Autonomous mining machinery that has the common-sense reasoning of a human is some decades away, said artificial intelligence expert Marvin Minsky in an address at the International Symposium on Mine Mechanization and Automation. Before such intelligent machines are possible, researchers need to adopt different approaches and have more support from government funding. Corporations are not willing to do the basic research necessary to produce a breakthrough in artificial intelligence, said Minsky. Meanwhile, Inco's Peter Jones Inco said remote-controlled mining, or telemining, was improving productivity by up to 50 percent in some cases, leading to lower labor costs and the possibility of developing deeper and lower-grade ore bodies. Even though remote-controlled equipment costs between 25 percent and 30 percent more than regular equipment, the productivity benefits make it worth the investment. As equipment becomes more technology-oriented, the workforce is adapting, Jones said. Canadian Institute for Advanced Research member Fraser Mustard said increased automation is a competitive advantage among resource companies such as Inco.
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  • "The Liquid Information Project Is Hyper2"
    EContent (04/05); Manafy, Michelle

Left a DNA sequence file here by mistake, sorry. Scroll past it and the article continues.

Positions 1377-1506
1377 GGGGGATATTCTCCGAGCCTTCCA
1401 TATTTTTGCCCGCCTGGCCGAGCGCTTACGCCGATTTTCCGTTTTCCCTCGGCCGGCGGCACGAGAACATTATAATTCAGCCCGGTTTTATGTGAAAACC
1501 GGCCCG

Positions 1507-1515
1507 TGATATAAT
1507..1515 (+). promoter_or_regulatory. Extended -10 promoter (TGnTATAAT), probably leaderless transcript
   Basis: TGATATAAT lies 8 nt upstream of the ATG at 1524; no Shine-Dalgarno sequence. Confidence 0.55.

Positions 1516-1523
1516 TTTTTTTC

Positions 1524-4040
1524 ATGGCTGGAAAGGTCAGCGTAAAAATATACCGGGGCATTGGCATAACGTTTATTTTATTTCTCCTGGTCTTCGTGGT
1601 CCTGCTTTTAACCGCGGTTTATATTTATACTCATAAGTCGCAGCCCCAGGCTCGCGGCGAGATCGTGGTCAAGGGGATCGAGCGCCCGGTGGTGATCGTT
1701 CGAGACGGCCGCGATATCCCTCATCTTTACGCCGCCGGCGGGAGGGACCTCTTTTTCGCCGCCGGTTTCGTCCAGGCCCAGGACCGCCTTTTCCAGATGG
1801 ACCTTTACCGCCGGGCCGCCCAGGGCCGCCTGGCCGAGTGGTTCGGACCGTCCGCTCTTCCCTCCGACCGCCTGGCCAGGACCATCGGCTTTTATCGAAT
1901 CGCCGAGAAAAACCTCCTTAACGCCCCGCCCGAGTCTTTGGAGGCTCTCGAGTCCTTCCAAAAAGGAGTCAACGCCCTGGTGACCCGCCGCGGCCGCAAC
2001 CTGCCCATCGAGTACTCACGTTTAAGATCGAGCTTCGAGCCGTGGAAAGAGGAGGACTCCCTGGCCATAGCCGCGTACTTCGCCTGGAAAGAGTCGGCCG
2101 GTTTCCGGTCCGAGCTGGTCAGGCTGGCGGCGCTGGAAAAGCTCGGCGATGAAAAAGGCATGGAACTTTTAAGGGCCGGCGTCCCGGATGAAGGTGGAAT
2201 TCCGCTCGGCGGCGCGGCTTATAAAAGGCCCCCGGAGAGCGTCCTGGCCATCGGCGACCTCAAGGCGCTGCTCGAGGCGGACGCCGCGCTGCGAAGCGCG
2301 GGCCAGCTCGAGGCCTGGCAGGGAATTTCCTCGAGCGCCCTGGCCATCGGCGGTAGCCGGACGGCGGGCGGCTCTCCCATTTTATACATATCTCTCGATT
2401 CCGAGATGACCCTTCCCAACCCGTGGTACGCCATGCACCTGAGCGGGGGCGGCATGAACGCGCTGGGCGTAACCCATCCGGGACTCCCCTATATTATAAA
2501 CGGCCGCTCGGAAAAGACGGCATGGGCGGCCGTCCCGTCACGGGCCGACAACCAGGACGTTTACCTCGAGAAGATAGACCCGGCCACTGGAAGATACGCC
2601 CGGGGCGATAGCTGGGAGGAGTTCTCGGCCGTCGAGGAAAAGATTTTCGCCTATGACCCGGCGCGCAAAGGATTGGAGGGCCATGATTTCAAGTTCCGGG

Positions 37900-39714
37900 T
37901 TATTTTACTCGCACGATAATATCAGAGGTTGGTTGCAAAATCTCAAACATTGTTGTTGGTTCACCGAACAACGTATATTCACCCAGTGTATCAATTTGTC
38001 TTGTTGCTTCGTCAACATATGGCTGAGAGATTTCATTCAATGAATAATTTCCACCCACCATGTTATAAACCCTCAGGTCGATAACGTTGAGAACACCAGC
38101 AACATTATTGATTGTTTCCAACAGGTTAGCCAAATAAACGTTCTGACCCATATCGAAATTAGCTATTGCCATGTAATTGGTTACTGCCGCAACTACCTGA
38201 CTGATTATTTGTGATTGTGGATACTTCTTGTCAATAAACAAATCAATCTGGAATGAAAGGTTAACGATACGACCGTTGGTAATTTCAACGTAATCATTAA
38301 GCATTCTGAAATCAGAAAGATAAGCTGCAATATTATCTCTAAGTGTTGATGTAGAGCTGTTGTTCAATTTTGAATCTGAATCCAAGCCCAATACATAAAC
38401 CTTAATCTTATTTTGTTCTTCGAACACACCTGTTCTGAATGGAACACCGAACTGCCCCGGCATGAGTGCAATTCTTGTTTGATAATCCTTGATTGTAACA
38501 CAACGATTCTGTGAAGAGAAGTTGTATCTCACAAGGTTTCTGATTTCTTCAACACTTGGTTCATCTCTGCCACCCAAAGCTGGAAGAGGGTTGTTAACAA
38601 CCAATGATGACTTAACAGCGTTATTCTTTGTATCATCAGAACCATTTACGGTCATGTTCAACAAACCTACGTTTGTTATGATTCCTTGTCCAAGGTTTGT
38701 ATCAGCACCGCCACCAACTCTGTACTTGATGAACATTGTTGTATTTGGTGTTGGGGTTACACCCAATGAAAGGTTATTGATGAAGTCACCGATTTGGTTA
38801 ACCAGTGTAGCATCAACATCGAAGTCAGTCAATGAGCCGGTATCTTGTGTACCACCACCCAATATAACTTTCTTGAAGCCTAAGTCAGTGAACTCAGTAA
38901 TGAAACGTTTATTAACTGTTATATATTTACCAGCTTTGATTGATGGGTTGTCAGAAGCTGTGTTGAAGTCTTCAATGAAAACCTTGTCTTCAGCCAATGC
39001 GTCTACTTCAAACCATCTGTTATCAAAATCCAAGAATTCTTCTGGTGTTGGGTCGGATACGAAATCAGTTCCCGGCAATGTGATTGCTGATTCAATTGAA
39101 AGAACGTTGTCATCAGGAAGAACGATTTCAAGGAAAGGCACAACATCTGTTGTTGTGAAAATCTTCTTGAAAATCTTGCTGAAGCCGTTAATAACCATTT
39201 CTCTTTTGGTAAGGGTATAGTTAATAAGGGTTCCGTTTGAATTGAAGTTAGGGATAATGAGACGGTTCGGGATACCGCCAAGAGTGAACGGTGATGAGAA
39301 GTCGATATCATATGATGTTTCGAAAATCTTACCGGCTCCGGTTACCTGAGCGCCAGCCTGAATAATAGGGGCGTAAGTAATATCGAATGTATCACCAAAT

University of College London researcher Frode Hegland says the Liquid Information project's Hyperwords technology provides a simple way to dramatically increase the interactivity of Web information. Web pages with Hyperwords provide users with a menu when they mouse over a word, allowing them to highlight that word throughout the paragraph, page, or Web site, and this allows people to speed-read based on color codes, or even to cut out text unrelated to the highlighted word; other menu options include a Google search or definition. Hegland says Hyperwords takes advantage of the digital nature of Web content and provides users with more control over format to make pages more readable. The open source technology is implemented on the Liquid Information Web site, where a demo also runs live using CNN's Web site. The technology is ready for use now, and Hegland expects publishers to make use of the open source license to customize Hyperwords for their specific site content. Although many technologies are available to manage online information, they have done little to actually improve the ability of people to manage and access information. The Liquid Information project is aimed at developing simple methods of increasing interactivity of Web content, turning Web browsers into readers. Project co-leader Doug Engelbart is an interactive computing pioneer, and helped invent mouse, hypertext, computer networking, and other interface technologies.